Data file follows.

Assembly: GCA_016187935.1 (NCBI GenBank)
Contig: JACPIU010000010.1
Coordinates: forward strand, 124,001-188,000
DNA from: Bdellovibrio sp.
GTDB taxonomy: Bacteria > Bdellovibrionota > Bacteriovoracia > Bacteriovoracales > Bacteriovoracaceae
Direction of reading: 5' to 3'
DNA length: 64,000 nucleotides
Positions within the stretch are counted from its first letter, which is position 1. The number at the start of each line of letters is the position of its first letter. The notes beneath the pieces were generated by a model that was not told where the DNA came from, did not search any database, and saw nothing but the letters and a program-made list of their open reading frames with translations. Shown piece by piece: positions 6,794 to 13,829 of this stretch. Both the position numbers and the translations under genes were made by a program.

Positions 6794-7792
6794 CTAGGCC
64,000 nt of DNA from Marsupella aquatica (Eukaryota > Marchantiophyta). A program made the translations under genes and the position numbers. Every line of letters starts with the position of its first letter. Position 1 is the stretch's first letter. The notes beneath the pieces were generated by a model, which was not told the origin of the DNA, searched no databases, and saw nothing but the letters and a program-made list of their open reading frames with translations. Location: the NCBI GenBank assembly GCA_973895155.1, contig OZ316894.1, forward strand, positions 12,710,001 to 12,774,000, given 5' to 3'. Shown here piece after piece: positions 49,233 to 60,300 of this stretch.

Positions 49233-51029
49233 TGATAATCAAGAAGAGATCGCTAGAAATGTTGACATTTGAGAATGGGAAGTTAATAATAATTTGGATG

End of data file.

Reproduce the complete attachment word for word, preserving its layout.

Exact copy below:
Assembly: GCA_016187935.1 (NCBI GenBank)
Contig: JACPIU010000010.1
Coordinates: forward strand, 124,001-188,000
DNA from: Bdellovibrio sp.
GTDB taxonomy: Bacteria > Bdellovibrionota > Bacteriovoracia > Bacteriovoracales > Bacteriovoracaceae
Direction of reading: 5' to 3'
DNA length: 64,000 nucleotides
Positions within the stretch are counted from its first letter, which is position 1. The number at the start of each line of letters is the position of its first letter. The notes beneath the pieces were generated by a model that was not told where the DNA came from, did not search any database, and saw nothing but the letters and a program-made list of their open reading frames with translations. Shown piece by piece: positions 6,794 to 13,829 of this stretch. Both the position numbers and the translations under genes were made by a program.

Positions 6794-7792
6794 CTAGGCC
64,000 nt of DNA from Marsupella aquatica (Eukaryota > Marchantiophyta). A program made the translations under genes and the position numbers. Every line of letters starts with the position of its first letter. Position 1 is the stretch's first letter. The notes beneath the pieces were generated by a model, which was not told the origin of the DNA, searched no databases, and saw nothing but the letters and a program-made list of their open reading frames with translations. Location: the NCBI GenBank assembly GCA_973895155.1, contig OZ316894.1, forward strand, positions 12,710,001 to 12,774,000, given 5' to 3'. Shown here piece after piece: positions 49,233 to 60,300 of this stretch.

Positions 49233-51029
49233 TGATAATCAAGAAGAGATCGCTAGAAATGTTGACATTTGAGAATGGGAAGTTAATAATAATTTGGATG